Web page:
Iraqi 10 year olds in March 2003 are now 20 year olds. A generation of the world’s children that saw the illegal Iraq invasion on television sets the world over have grown to adulthood. They know the rule of law to be a farce.

    Nations that claim adherence to a secular rule of law have demonstrated their bad faith to secular humanity through their failure to prosecute Bush and Blair.

  10. Throughout the Bush presidency I noted a bizarre trend toward being as brazen as possible, even is cases where subtlety would clearly be more effective.

    I became convinced that openly flouting of the law was their true goal — to drive a wedge between reality and what we claim to be doing, or trying to do.

    Since the vast bulk of the world has no desire to countenance this evil, the mainstream media (in the US) was forced to begin shielding the public from “common knowledge” in the rest of the world. In the realm of journalism, this is tantamount to having “blood on your hands.”

    Today, the norm for the mainstream media is to accept outright evil in our government without batting an eye. Indeed, they don’t even consider it to be “newsworthy”. However, deep down they know the public doesn’t share their guilt for this disgrace. If given the chance, the public would become deeply engrossed in this Spanish trial.

    Therefore the media will conspire for some new scandal to emerge “suddenly” and suck-up all the air time so that nothing else can get through. Unfortunately the Charlie Sheen controversy is losing steam, so expect some other pointless drivel to appear. Mark my words.

  11. Digital Dave,
    I agree with your review of the Big Lie from the Bush administration. I hope your prediction is wrong, but I fear you may be right.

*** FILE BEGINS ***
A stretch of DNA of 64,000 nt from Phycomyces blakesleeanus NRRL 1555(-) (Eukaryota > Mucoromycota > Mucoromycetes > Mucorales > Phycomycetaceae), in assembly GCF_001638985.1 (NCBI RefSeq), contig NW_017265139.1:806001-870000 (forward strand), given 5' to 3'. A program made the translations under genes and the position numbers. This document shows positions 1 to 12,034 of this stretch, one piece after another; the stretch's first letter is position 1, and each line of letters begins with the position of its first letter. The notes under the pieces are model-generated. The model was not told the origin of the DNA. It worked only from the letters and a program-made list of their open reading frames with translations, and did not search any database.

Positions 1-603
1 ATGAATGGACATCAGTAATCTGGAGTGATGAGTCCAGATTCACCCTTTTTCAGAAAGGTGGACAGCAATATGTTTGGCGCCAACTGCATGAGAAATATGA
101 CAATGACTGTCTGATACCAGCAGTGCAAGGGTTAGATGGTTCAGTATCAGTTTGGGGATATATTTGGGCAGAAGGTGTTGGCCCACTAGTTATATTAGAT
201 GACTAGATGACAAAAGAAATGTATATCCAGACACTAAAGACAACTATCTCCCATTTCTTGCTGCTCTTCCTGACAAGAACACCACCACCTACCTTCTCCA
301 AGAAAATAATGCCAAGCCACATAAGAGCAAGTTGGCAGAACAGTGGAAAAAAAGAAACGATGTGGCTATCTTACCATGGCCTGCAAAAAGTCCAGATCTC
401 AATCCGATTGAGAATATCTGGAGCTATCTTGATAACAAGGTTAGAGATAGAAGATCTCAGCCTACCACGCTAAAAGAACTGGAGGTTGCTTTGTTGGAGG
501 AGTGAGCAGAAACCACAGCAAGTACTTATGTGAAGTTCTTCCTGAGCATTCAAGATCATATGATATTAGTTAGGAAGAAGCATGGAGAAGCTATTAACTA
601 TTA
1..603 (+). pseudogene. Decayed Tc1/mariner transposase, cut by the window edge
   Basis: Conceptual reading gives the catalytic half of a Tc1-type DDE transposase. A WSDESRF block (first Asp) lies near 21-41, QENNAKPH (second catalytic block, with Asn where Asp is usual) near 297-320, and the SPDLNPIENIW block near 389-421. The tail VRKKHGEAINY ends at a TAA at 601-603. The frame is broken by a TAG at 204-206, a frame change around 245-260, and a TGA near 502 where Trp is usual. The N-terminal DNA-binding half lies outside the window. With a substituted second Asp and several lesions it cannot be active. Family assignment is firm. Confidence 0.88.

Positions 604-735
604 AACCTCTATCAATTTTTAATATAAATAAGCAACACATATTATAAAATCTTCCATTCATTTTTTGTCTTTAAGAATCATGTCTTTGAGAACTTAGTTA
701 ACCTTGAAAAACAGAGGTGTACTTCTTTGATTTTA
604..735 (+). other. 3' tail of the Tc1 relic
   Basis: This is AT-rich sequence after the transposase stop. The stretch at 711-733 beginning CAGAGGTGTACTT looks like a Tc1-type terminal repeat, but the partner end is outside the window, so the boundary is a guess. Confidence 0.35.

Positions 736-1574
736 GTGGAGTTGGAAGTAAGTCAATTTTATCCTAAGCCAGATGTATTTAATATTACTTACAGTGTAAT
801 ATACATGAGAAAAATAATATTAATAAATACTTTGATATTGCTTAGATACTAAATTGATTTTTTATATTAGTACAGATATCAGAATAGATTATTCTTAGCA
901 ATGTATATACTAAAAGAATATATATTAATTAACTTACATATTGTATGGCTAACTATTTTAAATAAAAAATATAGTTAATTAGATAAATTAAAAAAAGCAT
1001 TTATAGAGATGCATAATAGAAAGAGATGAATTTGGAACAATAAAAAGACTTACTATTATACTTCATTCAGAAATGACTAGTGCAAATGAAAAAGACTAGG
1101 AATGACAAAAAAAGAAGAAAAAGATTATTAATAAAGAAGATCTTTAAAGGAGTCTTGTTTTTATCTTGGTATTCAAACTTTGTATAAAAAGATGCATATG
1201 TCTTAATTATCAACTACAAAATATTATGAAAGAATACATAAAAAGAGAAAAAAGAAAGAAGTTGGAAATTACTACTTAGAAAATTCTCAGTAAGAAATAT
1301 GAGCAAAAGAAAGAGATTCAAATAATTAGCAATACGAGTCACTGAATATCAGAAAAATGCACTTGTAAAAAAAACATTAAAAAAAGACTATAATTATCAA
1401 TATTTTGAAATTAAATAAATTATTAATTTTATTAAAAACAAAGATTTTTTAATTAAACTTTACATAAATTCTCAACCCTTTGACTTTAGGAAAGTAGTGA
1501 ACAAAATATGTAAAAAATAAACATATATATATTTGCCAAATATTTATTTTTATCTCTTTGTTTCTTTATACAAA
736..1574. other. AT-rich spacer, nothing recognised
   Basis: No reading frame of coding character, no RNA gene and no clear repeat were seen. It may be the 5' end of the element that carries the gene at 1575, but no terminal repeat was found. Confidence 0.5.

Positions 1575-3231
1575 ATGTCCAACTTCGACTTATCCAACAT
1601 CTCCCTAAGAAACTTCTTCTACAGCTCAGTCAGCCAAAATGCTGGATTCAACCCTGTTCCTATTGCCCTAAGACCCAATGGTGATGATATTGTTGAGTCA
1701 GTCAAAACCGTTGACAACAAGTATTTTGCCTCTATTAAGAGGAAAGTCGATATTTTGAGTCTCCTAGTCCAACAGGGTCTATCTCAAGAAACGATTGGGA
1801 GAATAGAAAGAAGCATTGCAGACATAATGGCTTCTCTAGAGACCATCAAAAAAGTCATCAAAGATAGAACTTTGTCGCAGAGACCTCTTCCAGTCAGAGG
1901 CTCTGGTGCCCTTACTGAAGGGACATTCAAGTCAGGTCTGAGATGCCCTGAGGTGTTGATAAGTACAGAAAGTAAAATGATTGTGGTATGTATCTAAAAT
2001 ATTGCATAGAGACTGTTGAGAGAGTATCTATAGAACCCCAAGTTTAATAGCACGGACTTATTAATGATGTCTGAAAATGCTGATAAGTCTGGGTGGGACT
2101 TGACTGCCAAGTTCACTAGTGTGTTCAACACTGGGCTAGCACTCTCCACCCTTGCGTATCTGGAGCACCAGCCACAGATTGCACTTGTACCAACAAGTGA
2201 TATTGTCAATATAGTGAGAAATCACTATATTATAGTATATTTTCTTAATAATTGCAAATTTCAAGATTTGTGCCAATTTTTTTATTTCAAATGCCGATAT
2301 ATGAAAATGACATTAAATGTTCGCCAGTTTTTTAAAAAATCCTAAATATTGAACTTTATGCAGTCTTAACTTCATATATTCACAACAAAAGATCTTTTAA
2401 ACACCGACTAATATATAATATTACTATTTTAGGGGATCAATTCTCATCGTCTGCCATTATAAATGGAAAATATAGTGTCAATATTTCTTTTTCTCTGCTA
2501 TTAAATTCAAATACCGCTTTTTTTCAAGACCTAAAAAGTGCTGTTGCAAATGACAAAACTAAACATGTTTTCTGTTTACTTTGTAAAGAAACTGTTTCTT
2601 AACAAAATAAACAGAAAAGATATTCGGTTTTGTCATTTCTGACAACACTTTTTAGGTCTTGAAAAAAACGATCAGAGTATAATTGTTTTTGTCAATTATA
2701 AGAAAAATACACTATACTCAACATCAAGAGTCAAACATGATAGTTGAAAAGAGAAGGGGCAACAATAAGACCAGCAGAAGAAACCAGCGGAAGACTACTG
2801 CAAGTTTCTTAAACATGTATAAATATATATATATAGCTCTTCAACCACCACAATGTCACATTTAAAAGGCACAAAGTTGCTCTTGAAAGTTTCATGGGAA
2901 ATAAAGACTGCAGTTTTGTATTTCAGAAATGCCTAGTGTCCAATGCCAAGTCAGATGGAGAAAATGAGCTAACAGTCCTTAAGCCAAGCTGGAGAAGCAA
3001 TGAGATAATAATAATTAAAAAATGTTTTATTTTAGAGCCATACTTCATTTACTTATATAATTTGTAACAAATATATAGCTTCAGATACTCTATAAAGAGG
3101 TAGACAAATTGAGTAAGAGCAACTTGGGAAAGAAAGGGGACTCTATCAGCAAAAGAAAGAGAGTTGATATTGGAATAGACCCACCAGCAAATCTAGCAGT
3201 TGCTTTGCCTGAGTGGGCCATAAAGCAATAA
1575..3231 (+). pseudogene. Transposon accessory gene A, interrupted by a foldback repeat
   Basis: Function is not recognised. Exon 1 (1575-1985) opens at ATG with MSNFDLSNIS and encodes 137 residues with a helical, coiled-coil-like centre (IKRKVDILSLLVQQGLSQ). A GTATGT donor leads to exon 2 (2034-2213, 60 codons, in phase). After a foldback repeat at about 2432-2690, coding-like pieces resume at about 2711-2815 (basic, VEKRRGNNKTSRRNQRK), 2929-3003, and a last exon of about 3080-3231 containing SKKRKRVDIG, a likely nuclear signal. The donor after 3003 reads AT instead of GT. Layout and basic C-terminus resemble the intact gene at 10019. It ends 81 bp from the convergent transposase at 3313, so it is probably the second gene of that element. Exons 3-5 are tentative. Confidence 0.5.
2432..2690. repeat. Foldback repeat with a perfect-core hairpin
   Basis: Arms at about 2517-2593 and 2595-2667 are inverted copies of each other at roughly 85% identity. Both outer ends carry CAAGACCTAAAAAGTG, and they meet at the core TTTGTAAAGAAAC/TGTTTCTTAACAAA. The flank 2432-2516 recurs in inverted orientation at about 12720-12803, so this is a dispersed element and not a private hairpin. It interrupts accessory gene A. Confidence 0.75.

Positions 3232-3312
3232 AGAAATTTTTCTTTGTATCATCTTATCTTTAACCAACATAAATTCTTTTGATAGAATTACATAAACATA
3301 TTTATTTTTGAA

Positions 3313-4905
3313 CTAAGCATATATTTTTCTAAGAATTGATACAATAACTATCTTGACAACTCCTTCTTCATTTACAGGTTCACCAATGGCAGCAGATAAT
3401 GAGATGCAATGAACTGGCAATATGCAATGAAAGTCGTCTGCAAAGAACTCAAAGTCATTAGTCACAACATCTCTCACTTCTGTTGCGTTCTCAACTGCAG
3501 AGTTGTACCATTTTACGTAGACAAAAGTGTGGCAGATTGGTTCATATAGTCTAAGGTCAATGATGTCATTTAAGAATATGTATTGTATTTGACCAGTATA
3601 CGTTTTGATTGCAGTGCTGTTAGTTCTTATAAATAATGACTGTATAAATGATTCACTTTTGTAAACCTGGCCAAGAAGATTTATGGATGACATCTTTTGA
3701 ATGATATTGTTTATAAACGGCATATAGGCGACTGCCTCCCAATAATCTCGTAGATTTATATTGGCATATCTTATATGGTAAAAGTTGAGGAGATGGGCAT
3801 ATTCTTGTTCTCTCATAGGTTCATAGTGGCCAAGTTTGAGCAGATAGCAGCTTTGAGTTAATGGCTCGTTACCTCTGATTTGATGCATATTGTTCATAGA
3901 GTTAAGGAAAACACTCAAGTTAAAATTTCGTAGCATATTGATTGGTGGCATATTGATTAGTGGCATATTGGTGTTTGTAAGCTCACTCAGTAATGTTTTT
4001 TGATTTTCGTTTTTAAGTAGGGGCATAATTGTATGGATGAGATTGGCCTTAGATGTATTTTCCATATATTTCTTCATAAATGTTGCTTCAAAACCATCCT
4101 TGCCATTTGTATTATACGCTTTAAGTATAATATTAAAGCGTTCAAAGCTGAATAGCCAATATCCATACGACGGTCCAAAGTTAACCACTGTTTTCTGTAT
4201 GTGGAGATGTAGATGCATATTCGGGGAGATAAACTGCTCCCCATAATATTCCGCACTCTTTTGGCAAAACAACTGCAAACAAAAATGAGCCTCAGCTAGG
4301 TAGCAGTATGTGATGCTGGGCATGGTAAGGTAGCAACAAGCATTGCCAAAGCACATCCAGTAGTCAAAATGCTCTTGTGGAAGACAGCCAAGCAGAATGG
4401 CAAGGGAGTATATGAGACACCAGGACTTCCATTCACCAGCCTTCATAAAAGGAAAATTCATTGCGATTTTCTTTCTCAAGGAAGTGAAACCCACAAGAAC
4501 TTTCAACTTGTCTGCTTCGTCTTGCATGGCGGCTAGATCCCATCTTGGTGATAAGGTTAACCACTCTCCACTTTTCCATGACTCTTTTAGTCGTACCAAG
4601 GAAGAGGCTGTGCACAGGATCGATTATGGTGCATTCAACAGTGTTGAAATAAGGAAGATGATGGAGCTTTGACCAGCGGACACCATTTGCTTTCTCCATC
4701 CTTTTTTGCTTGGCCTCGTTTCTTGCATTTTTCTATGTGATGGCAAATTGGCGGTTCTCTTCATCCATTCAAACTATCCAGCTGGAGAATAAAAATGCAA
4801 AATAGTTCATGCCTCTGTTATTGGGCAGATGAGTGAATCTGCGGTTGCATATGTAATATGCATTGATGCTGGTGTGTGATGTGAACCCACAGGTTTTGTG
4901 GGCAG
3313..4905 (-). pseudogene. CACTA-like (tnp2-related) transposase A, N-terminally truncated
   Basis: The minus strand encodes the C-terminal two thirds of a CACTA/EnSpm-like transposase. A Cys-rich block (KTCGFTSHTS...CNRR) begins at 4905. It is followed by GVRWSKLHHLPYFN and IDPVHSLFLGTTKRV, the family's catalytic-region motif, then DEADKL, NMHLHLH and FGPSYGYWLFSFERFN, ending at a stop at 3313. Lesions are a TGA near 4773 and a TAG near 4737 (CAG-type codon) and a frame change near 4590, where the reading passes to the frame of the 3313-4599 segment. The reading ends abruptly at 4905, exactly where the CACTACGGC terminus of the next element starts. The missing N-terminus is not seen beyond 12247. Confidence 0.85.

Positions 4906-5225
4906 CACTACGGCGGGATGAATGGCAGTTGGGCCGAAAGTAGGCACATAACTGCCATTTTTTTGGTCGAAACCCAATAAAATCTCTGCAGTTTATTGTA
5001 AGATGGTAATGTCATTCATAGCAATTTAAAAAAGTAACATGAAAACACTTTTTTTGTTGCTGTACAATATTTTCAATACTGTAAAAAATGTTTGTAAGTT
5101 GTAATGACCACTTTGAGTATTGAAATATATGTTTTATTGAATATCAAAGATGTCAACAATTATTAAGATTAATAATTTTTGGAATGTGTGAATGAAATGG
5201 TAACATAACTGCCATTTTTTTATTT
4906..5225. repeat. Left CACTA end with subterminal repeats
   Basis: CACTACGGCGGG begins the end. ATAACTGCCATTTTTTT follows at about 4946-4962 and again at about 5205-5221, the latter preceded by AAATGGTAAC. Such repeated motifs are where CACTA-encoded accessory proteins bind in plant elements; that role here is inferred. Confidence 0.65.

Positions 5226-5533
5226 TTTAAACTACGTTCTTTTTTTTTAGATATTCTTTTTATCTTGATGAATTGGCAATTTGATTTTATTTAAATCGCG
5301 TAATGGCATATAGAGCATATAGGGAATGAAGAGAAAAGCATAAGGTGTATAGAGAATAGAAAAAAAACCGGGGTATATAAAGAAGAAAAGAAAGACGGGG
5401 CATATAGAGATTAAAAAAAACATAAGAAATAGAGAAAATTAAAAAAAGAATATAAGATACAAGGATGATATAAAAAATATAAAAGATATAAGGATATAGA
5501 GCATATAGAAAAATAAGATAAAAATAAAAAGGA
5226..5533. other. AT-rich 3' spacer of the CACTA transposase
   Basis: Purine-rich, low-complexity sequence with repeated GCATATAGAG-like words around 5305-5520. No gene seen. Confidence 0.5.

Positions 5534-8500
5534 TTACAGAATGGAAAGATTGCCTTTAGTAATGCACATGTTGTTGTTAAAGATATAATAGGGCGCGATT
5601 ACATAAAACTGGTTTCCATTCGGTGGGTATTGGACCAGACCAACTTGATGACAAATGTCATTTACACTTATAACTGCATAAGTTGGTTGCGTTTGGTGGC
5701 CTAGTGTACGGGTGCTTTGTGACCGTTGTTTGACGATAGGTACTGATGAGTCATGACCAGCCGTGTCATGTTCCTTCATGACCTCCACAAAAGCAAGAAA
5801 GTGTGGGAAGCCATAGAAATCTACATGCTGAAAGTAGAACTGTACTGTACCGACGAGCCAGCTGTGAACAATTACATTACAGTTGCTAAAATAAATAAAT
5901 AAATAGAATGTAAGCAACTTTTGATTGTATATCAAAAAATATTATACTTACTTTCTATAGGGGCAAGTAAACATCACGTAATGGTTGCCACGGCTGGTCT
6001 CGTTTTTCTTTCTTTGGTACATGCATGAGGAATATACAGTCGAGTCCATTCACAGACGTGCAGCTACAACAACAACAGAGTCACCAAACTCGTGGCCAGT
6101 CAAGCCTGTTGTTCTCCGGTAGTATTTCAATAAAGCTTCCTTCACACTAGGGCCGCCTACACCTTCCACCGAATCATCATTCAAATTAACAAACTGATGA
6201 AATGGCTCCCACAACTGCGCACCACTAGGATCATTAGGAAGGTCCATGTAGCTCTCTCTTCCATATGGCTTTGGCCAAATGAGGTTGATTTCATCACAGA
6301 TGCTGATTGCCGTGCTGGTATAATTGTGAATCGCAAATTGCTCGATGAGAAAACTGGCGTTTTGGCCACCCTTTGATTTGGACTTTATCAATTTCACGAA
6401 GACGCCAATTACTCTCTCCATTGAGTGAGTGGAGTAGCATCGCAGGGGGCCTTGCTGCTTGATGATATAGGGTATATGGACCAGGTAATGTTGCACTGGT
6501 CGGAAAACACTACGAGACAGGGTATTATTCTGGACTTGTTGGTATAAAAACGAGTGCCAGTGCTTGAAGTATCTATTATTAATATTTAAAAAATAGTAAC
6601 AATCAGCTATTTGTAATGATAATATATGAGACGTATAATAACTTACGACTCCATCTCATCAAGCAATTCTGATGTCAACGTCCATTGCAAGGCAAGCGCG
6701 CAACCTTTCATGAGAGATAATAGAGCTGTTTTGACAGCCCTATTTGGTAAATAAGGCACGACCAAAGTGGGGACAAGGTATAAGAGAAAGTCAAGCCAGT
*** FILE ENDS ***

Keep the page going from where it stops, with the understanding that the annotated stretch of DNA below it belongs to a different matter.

12. @Brett: Agreed.

    @DigitalDave: I think a simpler answer presents itself that does not demand the news media feel any such esoteric emotions as “guilt.” I see little evidence of that capability on my TV, at least. What I do see is an ability to feel “greed,” and that is all it takes.

    In a weird reversal of roles, the news has become the former entertainment industry, and the entertainment industry has become the news.

    The self-identified “journalists” don’t criticize politicians, because they need politicians to come on their political talk shows, or to feed them anonymous quotes and “leaked” information (aka propaganda).

    Oh, they will criticize politicians that are obviously going down in scandal, of course — They don’t need those guys anymore.

    They don’t criticize corporations that advertise on their networks, because that could cost them money.

    And the top dogs of media, earning half a million or more a year, are not going to say anything that might endanger that salary, and of course what they say might endanger that salary because the CEO’s of the corporations that employ them are political animals that can replace them in a heartbeat with a more compliant pretty face. Keith Olbermann just lost a $6M/year gig at MSNBC, apparently for being too politically incorrect by the lights of General Electric and Microsoft (the owners).

    In the meantime, there are shows that require ZERO political access and don’t care if they alienate politicians: Comedy Shows. Jon Stewart and Stephen Colbert can tell the truth, as long as they’re funny and get ratings doing it.

    So the fake-news shows is where we get our real news. That, and a few other actual journalists, relegated to non-mainstream outlets, that do not require political access to get their job done. Glenn Greenwald (Salon) and Matt Taibbi (Rolling Stone) are the exemplars.

    Greed explains their actions just fine. I don’t think the public would be engrossed by the Spanish trial because I don’t think the public is stupid: If necessary, Obama will happily throw under the bus some unknown Major General, or let him spend his retirement avoiding Spain. The mainstream media won’t be able to book anybody from the administration to talk about it, and since they are virtually incapable of doing their own research, and 60 minutes isn’t going to run a show without a politician on it, they will just talk about whatever the politicians want to talk about. The deficit, or latest outrageous bill, or whatever.